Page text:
It was just a few brief sentences, but they sent reporters and housing lawyers into a frenzy: On a Monday call with journalists, three days before a state ban on evictions was set to expire, Governor Andrew Cuomo announced plans to extend residential eviction protections through January 1. The measure, he pledged, would provide “fundamental stability” in the lives of New York renters and ensure “nobody is going to be evicted.” Few details were shared, but some news outlets jumped on the announcement with headlines declaring a state ban on evictions through the end of the year. The details laid out in a Tuesday executive order, however, show that it’s far from the comprehensive pause on evictions the governor suggested was on the way.
“It doesn’t stop evictions. It doesn’t stop cases from moving forward. It doesn’t stop landlords from filing cases. It doesn’t stop evictions for holdover proceedings. It’s not what the governor is saying it is; it is not an eviction moratorium,” said Jason Wu, a housing attorney and a trustee for the Association of Legal Aid Attorneys.
Rather than extending the statewide pause on residential and commercial evictions that is set to expire on October 1, the order temporarily broadens the scope of legislation known as the Tenant Safe Harbor Act. That bill allows renters suffering financial hardship during the pandemic to use that as a legal defense against being booted from their homes. Under this new order, that defense will now be available to those faced with eviction for nonpayment of rent before March 7, including many of the more than 14,000 New Yorkers who have pending eviction warrants issued before the pandemic. If the court finds that they qualify, those tenants cannot be evicted until after January 1.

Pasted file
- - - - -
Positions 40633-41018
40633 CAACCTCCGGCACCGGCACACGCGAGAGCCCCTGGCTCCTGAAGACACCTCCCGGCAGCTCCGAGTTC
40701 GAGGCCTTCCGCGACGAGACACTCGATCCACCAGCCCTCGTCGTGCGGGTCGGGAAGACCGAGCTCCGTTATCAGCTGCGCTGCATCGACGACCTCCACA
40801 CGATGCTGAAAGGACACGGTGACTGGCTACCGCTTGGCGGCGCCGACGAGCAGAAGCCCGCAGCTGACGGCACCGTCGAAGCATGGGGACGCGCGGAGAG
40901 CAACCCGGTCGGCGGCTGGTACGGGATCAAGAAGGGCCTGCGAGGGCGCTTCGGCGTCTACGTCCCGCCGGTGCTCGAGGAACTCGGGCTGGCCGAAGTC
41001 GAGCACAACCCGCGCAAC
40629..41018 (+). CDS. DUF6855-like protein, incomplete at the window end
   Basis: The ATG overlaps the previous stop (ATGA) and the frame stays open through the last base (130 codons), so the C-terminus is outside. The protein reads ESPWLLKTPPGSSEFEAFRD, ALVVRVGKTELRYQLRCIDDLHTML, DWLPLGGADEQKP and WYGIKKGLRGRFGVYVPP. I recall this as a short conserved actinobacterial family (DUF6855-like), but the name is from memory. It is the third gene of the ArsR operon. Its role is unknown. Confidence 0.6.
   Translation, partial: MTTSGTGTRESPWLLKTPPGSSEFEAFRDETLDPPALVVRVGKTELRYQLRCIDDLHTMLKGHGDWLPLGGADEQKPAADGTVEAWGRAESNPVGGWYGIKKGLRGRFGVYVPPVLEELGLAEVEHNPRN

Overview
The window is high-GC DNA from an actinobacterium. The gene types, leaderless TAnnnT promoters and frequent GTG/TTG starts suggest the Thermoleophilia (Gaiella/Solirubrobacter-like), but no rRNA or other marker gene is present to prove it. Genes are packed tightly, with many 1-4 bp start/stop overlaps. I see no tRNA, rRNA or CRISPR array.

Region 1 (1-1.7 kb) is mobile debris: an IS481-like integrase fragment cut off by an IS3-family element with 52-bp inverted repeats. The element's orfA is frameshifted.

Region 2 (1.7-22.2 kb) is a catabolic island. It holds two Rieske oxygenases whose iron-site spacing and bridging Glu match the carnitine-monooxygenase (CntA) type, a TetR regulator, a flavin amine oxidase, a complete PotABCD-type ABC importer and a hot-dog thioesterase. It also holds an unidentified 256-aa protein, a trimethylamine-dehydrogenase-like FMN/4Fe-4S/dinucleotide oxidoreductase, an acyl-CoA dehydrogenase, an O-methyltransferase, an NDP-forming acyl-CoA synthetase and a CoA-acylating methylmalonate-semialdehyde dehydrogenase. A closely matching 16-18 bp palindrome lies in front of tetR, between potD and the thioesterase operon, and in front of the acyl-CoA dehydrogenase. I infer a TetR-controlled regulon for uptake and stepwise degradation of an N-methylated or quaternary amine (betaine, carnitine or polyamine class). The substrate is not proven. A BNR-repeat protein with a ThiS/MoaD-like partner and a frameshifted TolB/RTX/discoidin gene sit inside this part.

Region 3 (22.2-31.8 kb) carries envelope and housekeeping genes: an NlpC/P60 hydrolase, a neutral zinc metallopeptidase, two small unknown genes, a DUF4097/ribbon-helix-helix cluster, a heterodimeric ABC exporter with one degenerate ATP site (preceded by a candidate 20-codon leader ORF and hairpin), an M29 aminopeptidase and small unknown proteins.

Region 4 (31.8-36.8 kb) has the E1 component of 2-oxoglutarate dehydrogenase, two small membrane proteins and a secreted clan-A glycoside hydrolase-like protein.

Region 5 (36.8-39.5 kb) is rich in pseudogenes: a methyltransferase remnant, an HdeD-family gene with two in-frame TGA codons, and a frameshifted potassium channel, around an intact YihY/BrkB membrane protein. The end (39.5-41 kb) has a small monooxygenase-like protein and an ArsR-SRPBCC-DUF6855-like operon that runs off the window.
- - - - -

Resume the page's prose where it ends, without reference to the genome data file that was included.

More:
It sounds okay, but it’s really inadequate to the giant looming crisis. The bill, expanded or not, still puts the onus on tenants to prove their eligibility to a judge, and that will be a daunting task for gig workers and undocumented immigrants. The Tenant Safe Harbor Act itself also leaves out people whose landlords want them out for reasons other than nonpayment, such as overstaying or allegedly violating a lease (these are referred to as holdover cases). Cuomo’s new order also doesn’t address the more than 8,000 cases filed since the pandemic began; those proceedings are currently paused and are unlikely to be resolved before the new year. In New York City alone, there are 200,000 pending eviction cases that predate COVID-19.
Some landlord attorneys initially interpreted the governor’s directive as putting an expiration date on the Tenant Safe Harbor Act, which was written to remain in effect until Cuomo lifts the current state of emergency. But Jack Sterne, a spokesperson for the Cuomo administration, rejected that reading, telling Curbed, “That is not true.” Housing lawyers and tenant advocates, for their part, were quick to slam the directive as adding more confusion to an already deeply complex situation.